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אשירה לד’ כי גאה גאה סוס ורוכבו רמה בים

I shall sing to God for exalted has He, horse and its rider He cast in the sea

God had just performed the the greatest miracle of all time, splitting a raging sea, allowing an entire nation of besieged nomads dry passage, and subsequently sinking the world’s greatest empire both literally and figuratively in the very waters which had stood obediently by mere moments earlier. The Israelites, both as witnesses to and beneficiaries of this nature-defying Godly intervention, broke into poetic praise, for prosaic platitudes simply lacked the capacity to properly encapsulate their depth of emotion. Led by their prophet Moshe, they began thus:

I shall sing to God for exalted has He, horse and its rider He cast in the sea.

While the Song of the Sea goes on to describe the events of the day in vivid superlative fashion, one can’t help but wonder how this opening stanza does justice to what follows thereafter. Horse and its rider He cast in the sea? Was that truly one of the most remarkable aspects of this event? Does that somehow supersede the miraculous splitting of the sea itself? Indeed, is casting horse and rider in the sea necessarily supernatural altogether? And why not at least identify the horse and rider as the great empire of Egypt, thus lending some element of import to an otherwise entirely unremarkable occurrence?

It seems obvious that there is more to this verse than meets the eye. Indeed, under closer scrutiny the very term “horse and its rider” becomes difficult to understand. Wouldn’t the affiliation between horse and rider be better described as “man and his horse”, rather than what amounts to “horse and his man”?

Apparently not. Or at least not in this context.

Moshe, you see, sought to capture the very essence of what it was that God had accomplished at the Splitting of the Sea. God had taken the nation of “horse and its rider”- an Egypt which had allowed its animalistic side to define its course, an Egypt which had taken its exalted human soul and demoted it to the status of its lowly body’s rider, to be dragged along the erratic path chosen by its baser elements,- and cast it in the sea. No longer would world civilization be dominated by a nation which was itself dominated by the animal within. Quite the contrary. It was time to hand over the reins to a nation which would make use of those reins to rein in the wild mule of physicality and force it along the path dictated by the logic and faith of its Godly equestrian.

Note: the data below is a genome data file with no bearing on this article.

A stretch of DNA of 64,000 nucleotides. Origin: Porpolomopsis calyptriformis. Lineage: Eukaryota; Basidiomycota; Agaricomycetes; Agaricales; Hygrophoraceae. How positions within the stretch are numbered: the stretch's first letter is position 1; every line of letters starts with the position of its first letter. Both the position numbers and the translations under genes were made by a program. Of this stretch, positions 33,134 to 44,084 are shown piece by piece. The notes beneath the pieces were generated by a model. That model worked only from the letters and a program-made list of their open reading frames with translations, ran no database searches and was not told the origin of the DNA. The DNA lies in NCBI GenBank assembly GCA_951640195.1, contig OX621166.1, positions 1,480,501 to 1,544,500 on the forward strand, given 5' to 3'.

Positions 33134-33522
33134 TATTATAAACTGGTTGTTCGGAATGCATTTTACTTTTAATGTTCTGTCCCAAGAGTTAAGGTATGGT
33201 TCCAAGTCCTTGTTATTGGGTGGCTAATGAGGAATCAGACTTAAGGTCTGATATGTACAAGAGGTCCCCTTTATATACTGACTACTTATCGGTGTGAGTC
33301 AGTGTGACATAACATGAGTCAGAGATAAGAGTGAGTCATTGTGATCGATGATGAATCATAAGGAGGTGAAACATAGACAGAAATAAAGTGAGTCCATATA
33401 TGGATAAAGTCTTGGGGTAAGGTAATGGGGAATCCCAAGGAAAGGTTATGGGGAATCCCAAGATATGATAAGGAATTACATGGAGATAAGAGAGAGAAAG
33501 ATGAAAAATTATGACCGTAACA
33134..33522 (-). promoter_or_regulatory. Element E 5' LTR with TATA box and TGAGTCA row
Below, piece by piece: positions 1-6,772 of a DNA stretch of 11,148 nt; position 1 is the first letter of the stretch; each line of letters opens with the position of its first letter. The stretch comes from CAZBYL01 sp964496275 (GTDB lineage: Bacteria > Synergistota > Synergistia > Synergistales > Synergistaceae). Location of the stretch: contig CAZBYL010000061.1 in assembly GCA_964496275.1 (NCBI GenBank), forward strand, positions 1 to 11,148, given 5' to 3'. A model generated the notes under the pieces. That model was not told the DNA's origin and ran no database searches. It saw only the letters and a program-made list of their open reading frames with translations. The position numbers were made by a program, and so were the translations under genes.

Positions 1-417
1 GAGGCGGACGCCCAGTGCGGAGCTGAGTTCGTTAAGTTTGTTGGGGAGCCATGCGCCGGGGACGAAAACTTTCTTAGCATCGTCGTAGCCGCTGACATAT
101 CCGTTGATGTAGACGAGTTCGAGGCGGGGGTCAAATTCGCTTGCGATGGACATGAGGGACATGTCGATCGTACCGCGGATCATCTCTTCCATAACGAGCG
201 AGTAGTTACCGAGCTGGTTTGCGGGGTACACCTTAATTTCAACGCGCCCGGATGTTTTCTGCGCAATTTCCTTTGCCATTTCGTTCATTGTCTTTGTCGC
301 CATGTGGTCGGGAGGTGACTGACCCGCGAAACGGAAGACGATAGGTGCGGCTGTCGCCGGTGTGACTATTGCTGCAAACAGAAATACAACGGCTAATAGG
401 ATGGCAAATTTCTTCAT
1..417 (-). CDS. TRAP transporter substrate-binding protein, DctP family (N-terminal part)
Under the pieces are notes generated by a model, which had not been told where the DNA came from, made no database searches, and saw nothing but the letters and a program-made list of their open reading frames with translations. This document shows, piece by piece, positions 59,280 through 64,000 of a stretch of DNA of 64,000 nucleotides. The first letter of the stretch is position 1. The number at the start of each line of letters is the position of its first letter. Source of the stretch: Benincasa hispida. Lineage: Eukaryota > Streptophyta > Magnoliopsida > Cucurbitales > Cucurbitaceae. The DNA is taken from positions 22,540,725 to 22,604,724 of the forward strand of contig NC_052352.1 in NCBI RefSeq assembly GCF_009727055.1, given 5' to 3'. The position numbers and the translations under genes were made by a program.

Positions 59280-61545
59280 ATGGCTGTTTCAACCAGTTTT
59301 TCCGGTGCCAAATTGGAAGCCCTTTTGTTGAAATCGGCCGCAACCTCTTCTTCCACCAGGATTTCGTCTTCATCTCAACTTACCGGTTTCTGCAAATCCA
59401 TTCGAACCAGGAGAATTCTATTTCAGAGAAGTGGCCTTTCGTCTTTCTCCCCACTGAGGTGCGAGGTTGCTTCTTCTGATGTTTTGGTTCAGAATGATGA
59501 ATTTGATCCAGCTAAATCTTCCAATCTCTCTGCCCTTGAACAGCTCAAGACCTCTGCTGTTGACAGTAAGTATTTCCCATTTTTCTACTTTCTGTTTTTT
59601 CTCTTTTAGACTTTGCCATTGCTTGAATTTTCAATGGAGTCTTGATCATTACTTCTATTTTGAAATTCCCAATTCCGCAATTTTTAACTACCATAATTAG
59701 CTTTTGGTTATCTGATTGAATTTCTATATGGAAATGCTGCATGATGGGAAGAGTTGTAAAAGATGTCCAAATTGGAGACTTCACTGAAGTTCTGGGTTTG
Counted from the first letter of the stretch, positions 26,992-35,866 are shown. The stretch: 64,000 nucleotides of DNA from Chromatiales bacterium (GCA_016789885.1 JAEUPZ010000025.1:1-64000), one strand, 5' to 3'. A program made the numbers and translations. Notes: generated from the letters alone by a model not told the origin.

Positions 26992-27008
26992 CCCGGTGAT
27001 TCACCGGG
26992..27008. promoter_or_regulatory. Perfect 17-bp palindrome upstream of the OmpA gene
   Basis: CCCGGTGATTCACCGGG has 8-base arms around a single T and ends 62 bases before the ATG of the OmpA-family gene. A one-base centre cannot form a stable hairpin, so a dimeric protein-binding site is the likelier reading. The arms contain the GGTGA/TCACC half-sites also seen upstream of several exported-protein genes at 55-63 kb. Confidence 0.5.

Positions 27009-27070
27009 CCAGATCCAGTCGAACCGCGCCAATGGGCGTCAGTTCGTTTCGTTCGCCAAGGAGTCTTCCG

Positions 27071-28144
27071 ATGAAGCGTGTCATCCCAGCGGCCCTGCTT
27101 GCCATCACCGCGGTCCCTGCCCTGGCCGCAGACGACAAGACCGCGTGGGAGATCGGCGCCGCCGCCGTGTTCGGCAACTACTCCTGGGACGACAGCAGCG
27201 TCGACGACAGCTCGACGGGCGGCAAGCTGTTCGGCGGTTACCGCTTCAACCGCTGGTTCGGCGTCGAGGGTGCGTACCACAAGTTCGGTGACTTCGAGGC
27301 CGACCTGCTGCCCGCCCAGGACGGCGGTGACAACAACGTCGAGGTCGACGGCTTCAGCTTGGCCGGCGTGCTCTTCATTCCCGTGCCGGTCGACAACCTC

As the song concludes: When the horse of Pharaoh and his chariots and horsemen came into the sea God turned back the waters of the sea upon them, the Israelites walked on the dry land amid the sea.

While the horse-following Egyptians were cast in the sea, the Israelites were blessed with an even deeper dimension of anti-Egyptianism: Not only would they be capable of overcoming physicality and defining their own course under normal circumstances, they would now be capable of forever finding dry land upon which to trot in even the stormiest of seas.

Even when the Jew finds himself faced with a situation in which self-navigation seems all but impossible, dwarfed by waves of physicality which seem unstoppable in their quest to toss him whichever way they so please, he can yet find dry land upon which he is the ultimate master of his own destiny.

Our horse may indeed be out of the stable, yet we retain the power to stabilize our horse.

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